Wed | Apr 14, 2021

Jamaica exploring glass bottle factory

Published:Sunday | February 10, 2019 | 12:11 AM

Jamaica imports glass bottles used by companies such as Red Stripe Jamaica and J. Wray & Nephew to distribute their products.
Jamaica imports glass bottles used by companies such as Red Stripe Jamaica and J. Wray & Nephew to distribute their products.

With tens of millions of glass bottles in demand annually, the Jamaican government sees a business opportunity just waiting for someone with sufficient capital to exploit, and which, in turn, would further its quest for import substitution.

A government source, speaking on condition of anonymity because talks were still ongoing with various parties to seek their buy-in, says a study will be commissioned on the feasibility of glass factory as a special economic zone operation.

Consideration for such a business comes nearly two decades into the lockdown of a glass operation that sought but was refused government support, leaving market demand to be filled by imports.

Drinks company Desnoes & Geddes Limited, which trades as Red Stripe beer, is not interested in investing in glass-making but says it would consider sourcing its bottles locally, under the right conditions.

“Currently, we are not in the process of exploring this as an option … when the opportunity presents itself through a third party, we will look at this and determine the business impact,” said the brewery. Spirits company J. Wray & Nephew did not respond to requests for comment for this story.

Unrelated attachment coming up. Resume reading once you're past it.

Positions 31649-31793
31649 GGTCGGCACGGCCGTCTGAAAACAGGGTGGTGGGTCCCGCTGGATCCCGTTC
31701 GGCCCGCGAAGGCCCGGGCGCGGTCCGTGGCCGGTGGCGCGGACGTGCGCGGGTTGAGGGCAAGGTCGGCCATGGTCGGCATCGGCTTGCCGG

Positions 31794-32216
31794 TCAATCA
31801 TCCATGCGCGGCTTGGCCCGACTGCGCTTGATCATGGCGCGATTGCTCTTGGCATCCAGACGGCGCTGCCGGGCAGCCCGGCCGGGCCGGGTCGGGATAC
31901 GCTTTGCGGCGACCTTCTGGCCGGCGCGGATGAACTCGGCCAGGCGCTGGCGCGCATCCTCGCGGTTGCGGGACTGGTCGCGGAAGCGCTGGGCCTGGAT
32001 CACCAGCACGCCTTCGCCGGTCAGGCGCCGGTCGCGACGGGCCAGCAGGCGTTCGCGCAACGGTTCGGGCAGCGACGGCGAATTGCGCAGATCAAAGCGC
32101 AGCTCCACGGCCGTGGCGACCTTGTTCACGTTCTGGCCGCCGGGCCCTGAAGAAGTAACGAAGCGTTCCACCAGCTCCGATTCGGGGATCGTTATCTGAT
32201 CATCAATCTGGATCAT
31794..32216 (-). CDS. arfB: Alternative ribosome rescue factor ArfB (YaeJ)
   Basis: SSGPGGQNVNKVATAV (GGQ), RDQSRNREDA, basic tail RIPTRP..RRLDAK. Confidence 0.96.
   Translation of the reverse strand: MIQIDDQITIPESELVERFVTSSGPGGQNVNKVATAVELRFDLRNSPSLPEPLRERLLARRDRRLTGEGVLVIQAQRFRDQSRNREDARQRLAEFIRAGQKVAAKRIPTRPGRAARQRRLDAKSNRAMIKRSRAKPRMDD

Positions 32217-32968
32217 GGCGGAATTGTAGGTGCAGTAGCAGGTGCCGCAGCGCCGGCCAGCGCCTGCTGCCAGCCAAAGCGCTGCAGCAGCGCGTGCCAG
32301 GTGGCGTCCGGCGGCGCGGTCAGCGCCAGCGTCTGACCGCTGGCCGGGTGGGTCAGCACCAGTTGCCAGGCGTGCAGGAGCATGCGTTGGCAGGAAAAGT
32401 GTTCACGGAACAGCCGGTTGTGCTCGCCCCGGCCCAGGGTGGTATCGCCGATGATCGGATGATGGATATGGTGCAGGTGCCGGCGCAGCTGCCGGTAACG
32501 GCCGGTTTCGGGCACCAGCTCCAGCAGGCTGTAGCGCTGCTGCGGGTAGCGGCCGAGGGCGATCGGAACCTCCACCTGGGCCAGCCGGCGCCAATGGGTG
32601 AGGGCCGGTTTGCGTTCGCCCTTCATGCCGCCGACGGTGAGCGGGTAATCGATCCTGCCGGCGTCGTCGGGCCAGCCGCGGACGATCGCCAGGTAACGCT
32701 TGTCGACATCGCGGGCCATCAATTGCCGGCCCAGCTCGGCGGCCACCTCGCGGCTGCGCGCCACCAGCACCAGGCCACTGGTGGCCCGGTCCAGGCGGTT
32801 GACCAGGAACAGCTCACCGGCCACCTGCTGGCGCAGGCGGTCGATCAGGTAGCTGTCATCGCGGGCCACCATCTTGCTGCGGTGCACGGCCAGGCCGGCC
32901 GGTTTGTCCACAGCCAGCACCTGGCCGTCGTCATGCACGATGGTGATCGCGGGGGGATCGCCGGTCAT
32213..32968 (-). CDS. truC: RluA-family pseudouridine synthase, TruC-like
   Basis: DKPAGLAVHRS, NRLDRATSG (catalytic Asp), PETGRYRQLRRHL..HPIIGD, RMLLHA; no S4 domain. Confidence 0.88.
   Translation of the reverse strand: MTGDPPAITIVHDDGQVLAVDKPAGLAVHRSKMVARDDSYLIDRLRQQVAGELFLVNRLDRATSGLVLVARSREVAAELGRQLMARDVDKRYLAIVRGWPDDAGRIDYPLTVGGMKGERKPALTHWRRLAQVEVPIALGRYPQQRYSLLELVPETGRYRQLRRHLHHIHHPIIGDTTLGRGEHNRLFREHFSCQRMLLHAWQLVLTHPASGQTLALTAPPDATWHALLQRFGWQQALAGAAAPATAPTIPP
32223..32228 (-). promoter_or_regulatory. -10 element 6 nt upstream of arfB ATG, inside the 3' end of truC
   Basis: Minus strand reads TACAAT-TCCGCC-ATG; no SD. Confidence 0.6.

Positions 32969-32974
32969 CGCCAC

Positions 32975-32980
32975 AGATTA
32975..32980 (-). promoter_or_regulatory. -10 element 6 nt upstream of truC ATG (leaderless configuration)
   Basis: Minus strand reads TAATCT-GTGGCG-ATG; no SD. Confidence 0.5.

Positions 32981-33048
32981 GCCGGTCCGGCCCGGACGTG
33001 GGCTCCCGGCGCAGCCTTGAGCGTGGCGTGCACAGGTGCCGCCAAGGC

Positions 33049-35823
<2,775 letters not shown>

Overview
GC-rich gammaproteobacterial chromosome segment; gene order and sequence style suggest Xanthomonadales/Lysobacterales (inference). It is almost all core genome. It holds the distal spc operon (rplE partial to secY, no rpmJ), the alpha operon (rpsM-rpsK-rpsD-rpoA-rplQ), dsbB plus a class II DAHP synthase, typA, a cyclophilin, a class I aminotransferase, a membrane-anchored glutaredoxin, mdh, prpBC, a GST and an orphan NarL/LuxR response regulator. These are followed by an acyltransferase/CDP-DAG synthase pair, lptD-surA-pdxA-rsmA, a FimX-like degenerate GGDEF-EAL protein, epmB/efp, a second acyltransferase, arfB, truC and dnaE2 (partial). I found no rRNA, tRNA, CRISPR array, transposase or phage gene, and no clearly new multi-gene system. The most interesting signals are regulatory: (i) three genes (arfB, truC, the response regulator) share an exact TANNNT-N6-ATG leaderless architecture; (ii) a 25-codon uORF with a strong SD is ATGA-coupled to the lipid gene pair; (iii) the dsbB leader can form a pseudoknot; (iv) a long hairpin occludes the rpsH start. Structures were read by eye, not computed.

There are “60 million bottles” of D&G products in circulation annually. The maker of Red Stripe beer imports its bottles mostly from Costa Rica.

Otherwise, most bottles used for local beverages are sourced from Trinidad & Tobago.

Dutch-owned Red Stripe says a glass bottle can be reused up to six times in the production cycle without losing its purity and quality, and that it writes off bottles after five years in circulation.

It would take US$150 million to US$200 million to set up a glass factory, with a potential return on investment in under five years based on the level of bottle imports for alcoholic beverages alone, said a source familiar with such facilities.

In 2000, West Indies Glass Company ceased operations after failing to get concessions in part from Government to allow them to retool and modernise. The closure occurred two years after the business was acquired by the ANSA McAl conglomerate of Trinidad & Tobago, according toGleaner reports at the time.

The Jamaican Government hopes to use the benefits of Jamaica’s special economic zone, or SEZ, as a selling point to entice potential investors. Those benefits include duty-free imports on select items, and a 12.5 per cent income tax rate with the option to lower that to 7.75 per cent.

“Nothing is on or off the table,” said Jamaica Special Economic Zone Authority CEO Dr Eric Deans, when asked about the plan. “We can’t divulge any details,” he said.